Agent Orange Exposure during the Vietnam War: Between 1962 and 1971, the U.S. military used a herbicide mixture known as Agent Orange to destroy enemy cover and food supply in Vietnam War. Veterans who were exposed to Agent Orange while serving in Vietnam, the Korean Demilitarized Zone, or other locations where these herbicides were used may be eligible for certain VA benefits. Health issues related to Agent Orange exposure include various types of cancer, Type 2 diabetes, Parkinson’s disease, and heart disease.

Gulf War Illness: Veterans who served in the Persian Gulf War from 1990 to 1991 may have been exposed to a variety of environmental hazards. These include smoke from oil well fires, contaminated food and water, and the use of depleted uranium in munitions. As a result, some Gulf War Veterans may suffer from unexplained chronic health problems known collectively as Gulf War Illness or Gulf War Syndrome. Symptoms may include fatigue, joint pain, digestive issues, and cognitive problems. Veterans experiencing these issues may be eligible for benefits and healthcare through the VA.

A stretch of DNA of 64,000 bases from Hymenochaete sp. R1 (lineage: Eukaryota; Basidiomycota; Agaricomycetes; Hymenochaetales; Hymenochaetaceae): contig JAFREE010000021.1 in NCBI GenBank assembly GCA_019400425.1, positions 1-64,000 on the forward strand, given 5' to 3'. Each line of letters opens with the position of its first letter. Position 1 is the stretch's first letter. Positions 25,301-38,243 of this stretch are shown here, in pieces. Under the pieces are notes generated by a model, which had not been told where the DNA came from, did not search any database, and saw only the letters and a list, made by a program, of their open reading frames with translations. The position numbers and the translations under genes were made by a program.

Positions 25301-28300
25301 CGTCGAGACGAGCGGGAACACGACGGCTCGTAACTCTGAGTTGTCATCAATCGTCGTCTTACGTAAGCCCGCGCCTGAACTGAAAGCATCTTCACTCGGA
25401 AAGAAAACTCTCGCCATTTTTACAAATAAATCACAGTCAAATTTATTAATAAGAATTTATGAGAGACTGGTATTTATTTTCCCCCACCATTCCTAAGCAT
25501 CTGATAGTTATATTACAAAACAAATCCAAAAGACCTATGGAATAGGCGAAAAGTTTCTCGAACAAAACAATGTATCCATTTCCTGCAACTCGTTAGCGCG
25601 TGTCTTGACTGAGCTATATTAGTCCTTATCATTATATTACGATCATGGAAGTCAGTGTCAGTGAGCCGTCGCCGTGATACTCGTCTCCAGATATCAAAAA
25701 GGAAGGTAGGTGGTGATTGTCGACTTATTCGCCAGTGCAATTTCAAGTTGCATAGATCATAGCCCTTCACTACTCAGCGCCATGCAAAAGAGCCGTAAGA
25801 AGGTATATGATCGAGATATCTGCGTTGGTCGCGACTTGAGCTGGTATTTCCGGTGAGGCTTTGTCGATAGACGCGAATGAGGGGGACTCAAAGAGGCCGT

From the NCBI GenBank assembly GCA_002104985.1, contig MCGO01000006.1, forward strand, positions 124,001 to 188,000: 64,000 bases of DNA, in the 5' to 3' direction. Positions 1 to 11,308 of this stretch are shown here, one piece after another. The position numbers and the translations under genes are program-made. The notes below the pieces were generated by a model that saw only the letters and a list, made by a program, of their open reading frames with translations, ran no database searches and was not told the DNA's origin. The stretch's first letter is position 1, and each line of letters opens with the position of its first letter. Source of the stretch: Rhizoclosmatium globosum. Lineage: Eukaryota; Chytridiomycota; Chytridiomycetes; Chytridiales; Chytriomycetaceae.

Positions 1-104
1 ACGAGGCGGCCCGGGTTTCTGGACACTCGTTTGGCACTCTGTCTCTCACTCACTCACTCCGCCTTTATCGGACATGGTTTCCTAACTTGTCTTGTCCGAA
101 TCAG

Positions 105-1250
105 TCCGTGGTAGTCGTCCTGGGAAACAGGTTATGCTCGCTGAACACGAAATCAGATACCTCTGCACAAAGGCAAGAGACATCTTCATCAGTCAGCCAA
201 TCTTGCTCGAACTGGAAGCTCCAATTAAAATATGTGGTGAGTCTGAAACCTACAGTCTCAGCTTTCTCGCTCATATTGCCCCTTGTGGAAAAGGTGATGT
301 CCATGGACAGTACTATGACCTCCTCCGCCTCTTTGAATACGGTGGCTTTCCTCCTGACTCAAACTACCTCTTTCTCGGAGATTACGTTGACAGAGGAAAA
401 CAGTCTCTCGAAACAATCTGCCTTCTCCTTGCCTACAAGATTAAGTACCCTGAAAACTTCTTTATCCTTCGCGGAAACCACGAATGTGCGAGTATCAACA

Contaminated Drinking Water at Camp Lejeune: Between 1953 and 1987, the drinking water at Camp Lejeune, a Marine Corps base in North Carolina, was contaminated with industrial solvents and other harmful chemicals. Veterans and their families who lived or worked at Camp Lejeune for 30 days or more during this period may have an increased risk of developing certain health conditions. These conditions include leukemia, kidney cancer, bladder cancer, and liver damage. Affected individuals may be eligible for VA benefits and healthcare services to address these health problems.

FAQ: VA Benefits for Environmental Hazards Exposure

What are environmental hazards and how may they affect veterans?

Environmental hazards are potentially harmful substances, conditions, or situations encountered during military service. These hazards could range from exposure to chemicals and toxins to extreme temperatures. Veterans exposed to these hazards may experience various short-term and long-term physical and mental health effects.